Dunlop’s ulti­mate aims remain secret. Does he want to make the sta­tion so lean he can sell the build­ing KCTS has been in since 1986, or unload part of the station’s dig­i­tal spec­trum in an auc­tion next year? In any case, Brew­ster ignores all of this and the thought — obvi­ous to every­one else — that Cross­cut can be fold­ed any­time Dun­lop feels like it. “Cru­cial­ly,” says Brew­ster, with a bit of his ‘mox­ie,’ “KCTS has vowed to get back to pro­duc­ing local news and pro­grams, with Cross­cut as a first, albeit inex­pen­sive step to hav­ing an instant newsroom.”

Of course, this rais­es a cou­ple of ques­tions. How come nobody at KCTS has been told of this plan to go back into TV news and how will this accom­plished by jour­nal­ists with­out expe­ri­enced tele­vi­sion pho­tog­ra­phers and edi­tors? As some­body who has worked in print and in tele­vi­sion (and writ­ten for online-only pub­li­ca­tions like NPI’s Cas­ca­dia Advo­cate), I can attest that they are not the same. It takes a dif­fer­ent kind of eye and train­ing to make good television.


But of course, the big­ger and more wor­ry­ing acqui­si­tion that could shake up the local media land­scape is the planned sale of KPLU to its fel­low NPR affil­i­ate KUOW, which is owned by the Uni­ver­si­ty of Washington.

“I also have con­sid­er­able opti­mism about the over­due rous­ing of pub­lic broad­cast in the region, includ­ing KUOW’s pur­chase of rival KPLU,” Brew­ster writes.

Some­how in his mind, turn­ing the best NPR affil­i­ate for local news into sole­ly a jazz sta­tion will add to the news cov­er­age in a town that has been los­ing it for a long time. Cer­tain­ly, the demise of the Seat­tle Post-Intel­li­gencer’s print edi­tion didn’t result in more news cov­er­age. Instead, with­out com­pe­ti­tion, the Times began pro­duc­ing less and became even more con­ser­v­a­tive editorially.

The P‑I, which sur­vives as an online-only pub­li­ca­tion, is a shell of its for­mer self. It still has excel­lent writ­ers like Joel Con­nel­ly. But its news­room is large­ly gone.

The gob­bling up of KPLU by KUOW sure­ly por­tends a vast reduc­tion in pub­licly fund­ed news cov­er­age. The ever “opti­mistic” Brew­ster sees the new KUOW as expand­ing its own cov­er­age, but a more like­ly sce­nario is that KUOW will cut back even fur­ther on what it does local­ly, since it will no longer have to com­pete for news audi­ences with KPLU. In fact, KUOW has been doing just this sort of local cut­ting back for some­time now. It has reduced its only local­ly pro­duced pro­gram­ming to an hour a day to the cha­grin of many of its lis­ten­ers and staff, while also play­ing hav­oc with its NPR news programming.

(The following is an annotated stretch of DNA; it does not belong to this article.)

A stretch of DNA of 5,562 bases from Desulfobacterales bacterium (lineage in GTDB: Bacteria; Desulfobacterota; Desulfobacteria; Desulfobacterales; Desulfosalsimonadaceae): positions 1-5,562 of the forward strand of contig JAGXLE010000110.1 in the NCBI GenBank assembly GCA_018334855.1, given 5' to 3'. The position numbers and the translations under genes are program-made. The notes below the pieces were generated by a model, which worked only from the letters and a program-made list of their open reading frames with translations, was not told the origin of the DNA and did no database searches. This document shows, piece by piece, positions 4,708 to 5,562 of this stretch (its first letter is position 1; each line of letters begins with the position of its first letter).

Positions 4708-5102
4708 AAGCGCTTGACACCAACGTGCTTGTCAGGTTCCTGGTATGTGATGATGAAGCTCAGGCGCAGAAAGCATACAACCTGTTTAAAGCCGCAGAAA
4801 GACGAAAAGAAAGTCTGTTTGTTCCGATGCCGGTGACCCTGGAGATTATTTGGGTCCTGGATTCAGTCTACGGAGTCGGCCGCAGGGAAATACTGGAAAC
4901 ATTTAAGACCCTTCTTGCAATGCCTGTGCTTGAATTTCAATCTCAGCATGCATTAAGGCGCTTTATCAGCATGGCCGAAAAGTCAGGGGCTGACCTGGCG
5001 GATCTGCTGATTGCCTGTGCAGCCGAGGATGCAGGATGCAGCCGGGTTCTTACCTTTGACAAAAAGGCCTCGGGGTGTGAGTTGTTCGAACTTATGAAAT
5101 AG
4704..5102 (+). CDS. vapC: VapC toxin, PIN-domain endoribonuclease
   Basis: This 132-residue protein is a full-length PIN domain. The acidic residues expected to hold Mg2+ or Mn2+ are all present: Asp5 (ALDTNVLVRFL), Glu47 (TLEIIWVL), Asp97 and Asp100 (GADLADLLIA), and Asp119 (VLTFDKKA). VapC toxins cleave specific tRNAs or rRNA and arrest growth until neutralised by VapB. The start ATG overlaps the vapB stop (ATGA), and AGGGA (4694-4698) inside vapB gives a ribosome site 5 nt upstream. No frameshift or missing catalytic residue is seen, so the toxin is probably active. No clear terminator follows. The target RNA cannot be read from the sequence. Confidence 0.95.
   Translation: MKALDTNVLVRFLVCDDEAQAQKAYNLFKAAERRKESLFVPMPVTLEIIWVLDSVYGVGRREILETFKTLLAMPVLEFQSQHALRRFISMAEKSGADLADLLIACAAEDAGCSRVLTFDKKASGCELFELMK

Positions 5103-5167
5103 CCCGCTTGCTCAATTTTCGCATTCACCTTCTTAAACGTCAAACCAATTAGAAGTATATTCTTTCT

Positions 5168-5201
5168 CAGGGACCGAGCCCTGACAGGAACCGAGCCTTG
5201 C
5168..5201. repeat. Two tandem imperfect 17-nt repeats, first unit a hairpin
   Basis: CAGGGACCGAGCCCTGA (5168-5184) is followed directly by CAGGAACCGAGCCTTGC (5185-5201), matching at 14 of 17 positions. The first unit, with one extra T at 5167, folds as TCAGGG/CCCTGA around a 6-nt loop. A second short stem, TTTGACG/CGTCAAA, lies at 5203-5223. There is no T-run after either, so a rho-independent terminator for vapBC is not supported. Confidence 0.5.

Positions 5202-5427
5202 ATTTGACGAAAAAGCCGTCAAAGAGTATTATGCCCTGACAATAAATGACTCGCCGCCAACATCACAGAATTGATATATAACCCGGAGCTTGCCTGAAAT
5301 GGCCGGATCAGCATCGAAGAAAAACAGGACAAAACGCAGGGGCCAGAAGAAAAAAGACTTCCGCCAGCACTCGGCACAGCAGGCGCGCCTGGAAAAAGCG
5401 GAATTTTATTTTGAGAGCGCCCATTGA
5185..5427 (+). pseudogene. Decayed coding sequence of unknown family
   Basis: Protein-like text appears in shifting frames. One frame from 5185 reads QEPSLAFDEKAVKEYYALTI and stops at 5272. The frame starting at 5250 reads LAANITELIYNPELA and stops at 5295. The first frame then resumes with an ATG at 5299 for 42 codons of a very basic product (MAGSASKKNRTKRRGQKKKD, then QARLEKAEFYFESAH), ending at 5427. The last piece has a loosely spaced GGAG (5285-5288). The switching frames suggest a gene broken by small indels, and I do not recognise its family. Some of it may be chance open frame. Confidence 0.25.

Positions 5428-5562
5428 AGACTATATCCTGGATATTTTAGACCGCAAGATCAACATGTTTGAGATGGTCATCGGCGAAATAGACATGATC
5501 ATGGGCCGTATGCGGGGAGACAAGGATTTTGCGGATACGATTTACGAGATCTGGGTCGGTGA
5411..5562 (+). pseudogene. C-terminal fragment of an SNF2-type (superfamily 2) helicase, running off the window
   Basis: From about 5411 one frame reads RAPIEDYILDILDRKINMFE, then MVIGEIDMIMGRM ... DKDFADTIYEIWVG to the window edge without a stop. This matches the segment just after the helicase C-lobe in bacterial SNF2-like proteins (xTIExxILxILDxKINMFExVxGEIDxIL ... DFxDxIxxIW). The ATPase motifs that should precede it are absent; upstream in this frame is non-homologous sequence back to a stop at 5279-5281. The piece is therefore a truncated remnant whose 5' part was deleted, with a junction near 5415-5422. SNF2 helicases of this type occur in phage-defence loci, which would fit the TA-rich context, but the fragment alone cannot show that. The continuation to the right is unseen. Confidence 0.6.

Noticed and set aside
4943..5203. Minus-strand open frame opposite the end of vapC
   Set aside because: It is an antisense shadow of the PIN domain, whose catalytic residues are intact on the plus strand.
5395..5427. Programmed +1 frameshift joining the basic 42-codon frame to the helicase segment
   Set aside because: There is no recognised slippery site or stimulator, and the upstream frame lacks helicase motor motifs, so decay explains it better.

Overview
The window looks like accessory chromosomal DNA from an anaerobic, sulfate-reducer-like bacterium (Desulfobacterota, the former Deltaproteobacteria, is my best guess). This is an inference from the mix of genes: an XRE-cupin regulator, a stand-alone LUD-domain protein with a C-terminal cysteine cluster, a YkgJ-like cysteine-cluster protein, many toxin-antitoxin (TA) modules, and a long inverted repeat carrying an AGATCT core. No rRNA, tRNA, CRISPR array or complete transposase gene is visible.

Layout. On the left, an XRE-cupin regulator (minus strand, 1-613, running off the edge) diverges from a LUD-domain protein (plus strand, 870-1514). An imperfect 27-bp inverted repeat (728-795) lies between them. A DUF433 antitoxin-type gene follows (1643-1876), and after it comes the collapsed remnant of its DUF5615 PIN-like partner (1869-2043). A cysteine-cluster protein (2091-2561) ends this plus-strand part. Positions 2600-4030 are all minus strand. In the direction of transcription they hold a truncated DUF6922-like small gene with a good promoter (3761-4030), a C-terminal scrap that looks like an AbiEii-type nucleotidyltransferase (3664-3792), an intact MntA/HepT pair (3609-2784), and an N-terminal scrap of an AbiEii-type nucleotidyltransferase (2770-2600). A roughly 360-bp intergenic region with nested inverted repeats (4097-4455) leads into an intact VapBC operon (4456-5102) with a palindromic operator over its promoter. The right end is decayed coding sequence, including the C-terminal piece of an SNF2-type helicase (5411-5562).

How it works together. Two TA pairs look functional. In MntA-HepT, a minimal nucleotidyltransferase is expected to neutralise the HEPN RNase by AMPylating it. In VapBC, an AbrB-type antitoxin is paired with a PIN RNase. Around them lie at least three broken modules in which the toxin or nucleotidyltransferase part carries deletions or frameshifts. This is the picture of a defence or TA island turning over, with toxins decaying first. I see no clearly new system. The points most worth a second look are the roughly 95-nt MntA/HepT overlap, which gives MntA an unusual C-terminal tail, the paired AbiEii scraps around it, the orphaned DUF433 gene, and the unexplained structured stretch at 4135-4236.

Chang­ing course

Iron­i­cal­ly, last year, Brew­ster made the points I’m mak­ing now, in a Cross­cut arti­cle titled “Steve Scher’s KUOW dis­ap­pear­ing act,” a piece mourn­ing “the steady loss of [Seat­tle] jour­nal­ists with lots of insti­tu­tion­al memory.”

Sch­er, KUOW’s pop­u­lar Week­day host, quit the sta­tion after his ven­er­a­ble pro­gram was can­celled. “Some­where in the past decade, KUOW became fix­at­ed on rat­ings,” Brew­ster explained, ques­tion­ing the mind­set of KUOW Pro­gram Direc­tor Jeff Hansen, who he described as “Scher’s philo­soph­i­cal rival at the station.”

That was in 2014. Brew­ster is now singing a very dif­fer­ent tune.

KPLU is grow­ing, not slumping

Back when KUOW went from a news and clas­si­cal sta­tion to an all news and talk venue, NPR sta­tions were increas­ing­ly buy­ing the adage that dual for­mat (music and news) sta­tions can’t sur­vive in the mod­ern radio cli­mate. Brew­ster may still believe this; Caryn Math­es, KUOW’s CEO clear­ly does, since her stat­ed intent is to make 88.5 (KPLU’s sig­nal) a jazz-only sub­sidiary of KUOW.

But in fact, while Brew­ster claims NPR audi­ences are “slump­ing,” KPLU’s have been grow­ing steadi­ly. The sta­tion just passed KUOW in total lis­ten­ers per week, with 438,000, up from 320,000 a cou­ple of years earlier.

More­over, KPLU just had its best fund dri­ve ever (and it was a three-day dri­ve com­pared with KUOW’s ten days).

Brew­ster gets so many facts wrong, it’s hard to know where to begin.